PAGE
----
Follow TV Tropes


Video Game / Lost in Vivo

Go To
"You can feel it everywhere you go. The walls getting closer, the sky dropping further down every day. With labored breath your world is shrinking; like a snake constricting its prey, or several layers of cellophane wrapped on someone's mouth. You can't scream, and you can't breathe."
PSX Backcase narration.

Lost in Vivo is a horror game revolving around claustrophobia and other psychological fears.

You are walking with your dog when a storm comes, with the sudden rain your service dog falls down a broken sewer drain. You find the nearest sewer entrance and run in after it.

Along the way you will meet other people that are also stricken by an abnormal or psychological fear. You may be able to help them, just as you may be able to free yourself, but just as likely, they or you may be beyond any help.

Lost in Vivo is a horror First-Person Shooter with a Retraux graphics style (one of the earliest examples) inspired by classic PlayStation horror games. Players control an unnamed claustrophobic as they descend into a nightmare world of tunnels and tight spaces. As they get deeper and deeper into this strange underground world, reality itself seems to break down. The already arduous journey soon becomes a spiraling nightmare in which the protagonist must fight for their life against warped otherworldly horrors.


Developed by Akuma Kira, the game's available online through and Steam.

This game provides examples of:

  • Abandoned Laboratory: Nezumi Labs is deserted by the time you get there.
  • Abandoned Hospital: Explored during one of the Lost Tapes. Fittingly it’s a mental hospital, haunted by past patients.
  • Abnormal Ammo: The shotgun found in the Metro System fires rock-salt shells. This makes sense since it's a police shotgun, and despite sounding absurd, rock salt shells are real and are traditionally used for wildlife control. These rounds deal minor damage against most physical threats, but are highly effective against certain supernatural enemies (namely the Ghost Girl, the fleshy parts of the Ghost Trains, and the Spitters in the final area).
  • Ambiguous Gender: Nothing is stated about the protagonists gender, but when they cough and vomit a male voice is used. That being said, there's several hints in-game that suggests the player is female.
  • Advertisement:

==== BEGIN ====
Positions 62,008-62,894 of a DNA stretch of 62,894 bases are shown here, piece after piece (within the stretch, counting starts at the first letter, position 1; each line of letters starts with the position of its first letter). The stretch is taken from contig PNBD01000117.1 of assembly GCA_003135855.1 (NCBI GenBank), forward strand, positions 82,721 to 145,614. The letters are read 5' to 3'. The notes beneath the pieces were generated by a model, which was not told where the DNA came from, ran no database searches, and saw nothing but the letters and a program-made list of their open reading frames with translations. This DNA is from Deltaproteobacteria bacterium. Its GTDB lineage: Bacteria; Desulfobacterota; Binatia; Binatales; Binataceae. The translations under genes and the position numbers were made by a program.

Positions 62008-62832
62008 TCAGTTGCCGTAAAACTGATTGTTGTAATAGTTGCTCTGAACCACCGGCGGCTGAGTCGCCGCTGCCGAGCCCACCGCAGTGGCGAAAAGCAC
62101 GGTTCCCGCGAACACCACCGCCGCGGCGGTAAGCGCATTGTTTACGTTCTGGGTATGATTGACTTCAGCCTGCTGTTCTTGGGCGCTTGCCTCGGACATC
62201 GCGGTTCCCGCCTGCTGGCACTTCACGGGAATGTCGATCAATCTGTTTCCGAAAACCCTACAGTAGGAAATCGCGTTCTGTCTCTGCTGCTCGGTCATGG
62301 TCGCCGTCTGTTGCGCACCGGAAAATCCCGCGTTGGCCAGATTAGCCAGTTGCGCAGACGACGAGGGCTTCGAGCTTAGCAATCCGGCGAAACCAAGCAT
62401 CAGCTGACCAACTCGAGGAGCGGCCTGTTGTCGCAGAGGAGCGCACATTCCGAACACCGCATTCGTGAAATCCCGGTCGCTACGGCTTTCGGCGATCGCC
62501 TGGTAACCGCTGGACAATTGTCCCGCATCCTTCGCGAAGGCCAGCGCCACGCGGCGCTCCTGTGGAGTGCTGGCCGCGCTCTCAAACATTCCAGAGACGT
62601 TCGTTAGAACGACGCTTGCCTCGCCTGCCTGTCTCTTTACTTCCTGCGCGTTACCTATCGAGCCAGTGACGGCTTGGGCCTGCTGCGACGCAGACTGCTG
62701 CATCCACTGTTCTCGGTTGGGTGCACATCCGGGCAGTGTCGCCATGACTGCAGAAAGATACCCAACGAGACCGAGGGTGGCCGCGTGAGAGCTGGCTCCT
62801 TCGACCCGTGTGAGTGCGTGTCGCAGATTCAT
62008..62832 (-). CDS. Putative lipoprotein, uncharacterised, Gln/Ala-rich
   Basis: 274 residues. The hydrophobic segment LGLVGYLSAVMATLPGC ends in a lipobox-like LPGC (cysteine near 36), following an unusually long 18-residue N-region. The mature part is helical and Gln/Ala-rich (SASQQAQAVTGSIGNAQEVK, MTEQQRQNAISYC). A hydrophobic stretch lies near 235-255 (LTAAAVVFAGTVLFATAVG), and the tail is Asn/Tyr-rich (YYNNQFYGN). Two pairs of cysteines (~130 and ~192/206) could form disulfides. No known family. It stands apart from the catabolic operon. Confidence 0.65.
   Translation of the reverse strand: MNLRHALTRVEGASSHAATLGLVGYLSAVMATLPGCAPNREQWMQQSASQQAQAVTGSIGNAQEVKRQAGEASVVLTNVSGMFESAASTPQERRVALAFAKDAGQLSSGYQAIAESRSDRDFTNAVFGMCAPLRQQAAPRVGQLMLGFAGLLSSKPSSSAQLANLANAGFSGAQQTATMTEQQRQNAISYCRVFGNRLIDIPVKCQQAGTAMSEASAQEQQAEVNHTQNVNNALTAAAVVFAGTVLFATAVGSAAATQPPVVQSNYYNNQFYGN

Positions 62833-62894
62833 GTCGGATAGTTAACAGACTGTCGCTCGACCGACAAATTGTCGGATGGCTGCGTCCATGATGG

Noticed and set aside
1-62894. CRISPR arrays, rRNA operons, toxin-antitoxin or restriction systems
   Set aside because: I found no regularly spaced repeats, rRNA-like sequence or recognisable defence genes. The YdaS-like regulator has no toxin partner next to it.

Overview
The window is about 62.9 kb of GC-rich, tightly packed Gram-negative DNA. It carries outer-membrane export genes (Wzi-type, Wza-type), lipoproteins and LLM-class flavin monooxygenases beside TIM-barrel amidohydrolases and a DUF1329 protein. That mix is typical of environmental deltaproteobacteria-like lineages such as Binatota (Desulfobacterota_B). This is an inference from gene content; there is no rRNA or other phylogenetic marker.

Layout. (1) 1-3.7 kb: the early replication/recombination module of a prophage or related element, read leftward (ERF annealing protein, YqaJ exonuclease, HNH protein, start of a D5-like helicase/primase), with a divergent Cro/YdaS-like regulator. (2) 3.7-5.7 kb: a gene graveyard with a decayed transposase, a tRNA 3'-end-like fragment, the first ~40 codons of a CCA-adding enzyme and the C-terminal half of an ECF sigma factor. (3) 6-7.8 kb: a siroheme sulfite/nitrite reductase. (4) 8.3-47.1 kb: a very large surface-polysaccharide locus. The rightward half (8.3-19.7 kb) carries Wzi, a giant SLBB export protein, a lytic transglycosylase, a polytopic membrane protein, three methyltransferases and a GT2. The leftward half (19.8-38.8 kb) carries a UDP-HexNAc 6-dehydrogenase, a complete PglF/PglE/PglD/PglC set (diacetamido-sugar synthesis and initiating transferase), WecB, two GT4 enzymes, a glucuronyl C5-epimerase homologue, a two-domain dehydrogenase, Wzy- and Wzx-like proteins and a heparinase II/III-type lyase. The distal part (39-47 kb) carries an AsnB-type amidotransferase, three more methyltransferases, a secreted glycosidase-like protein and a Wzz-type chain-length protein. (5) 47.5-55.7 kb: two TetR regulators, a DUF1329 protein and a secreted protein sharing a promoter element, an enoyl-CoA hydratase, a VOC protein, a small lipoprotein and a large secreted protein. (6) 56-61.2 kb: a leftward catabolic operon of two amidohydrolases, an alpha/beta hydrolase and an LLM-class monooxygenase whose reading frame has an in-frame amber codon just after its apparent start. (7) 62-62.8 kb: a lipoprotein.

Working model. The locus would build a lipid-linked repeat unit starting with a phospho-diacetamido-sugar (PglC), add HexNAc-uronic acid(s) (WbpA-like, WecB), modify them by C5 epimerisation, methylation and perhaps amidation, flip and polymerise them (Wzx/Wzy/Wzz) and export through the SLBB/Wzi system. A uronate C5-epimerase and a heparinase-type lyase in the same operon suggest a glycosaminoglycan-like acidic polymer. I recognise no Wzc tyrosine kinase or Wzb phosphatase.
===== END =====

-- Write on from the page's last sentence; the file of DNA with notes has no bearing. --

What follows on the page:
• And Now for Someone Completely Different: In the drains, there's a short section in which you control the protagonist's dog. Actually, you're controlling the Siren pretending to be the dog, as shown by a short glimpse of the Siren's hand you can see at the end of the segment, as well as the fact your POV is way too high above the ground to be that of the dog.
  • Animalistic Abomination: Nezumi Testing Labs is rife with hideous, hunch-backed rat-human abominations. It's heavily implied that they're the result of Sotiris' influence over Dr. Piccinini.
  • Animal Testing: The tests in Nezumi Labs. Dr. Bowers, the author of the notes, argued to his colleagues that what they were doing had absolutely no practical applications in medicine or the military and seemed to be sadism for its own sake. He was ignored but he and the other objectors were unable to leave due to how classified it was. Eventually their testing resulted in scientific impossibilities, but these were also useless to any sane person. Dr. Piccini, one of the objectors, eventually went mad and created something that could save the rats (and himself) from the science team, the result being Sotiris.
  • Arc Villain:
    • Each of the major sections uses a single overarching figure to menace the player. The subway uses the Lady Ghost to haunt the player in the darkness, and helping her get over her body-image and abortion guilt issues is the key to escaping. The mines has the dog mimic pursue you viciously, trying to fake you out multiple times. The labs has Sotiris, with his Leaning on the Fourth Wall influence causing him to really mess with the player. The drains have the giant legless Siren.
    • Unsurprisingly, the titular wolf of the Lost Tape titled “The Wolf”.
  • Bedlam House: One of the lost tapes is set in one. Considering the ambiguous link between the protagonist and the tapes, it’s either based on their memory of one, what they fear one to be like having never been in one, or something else entirely.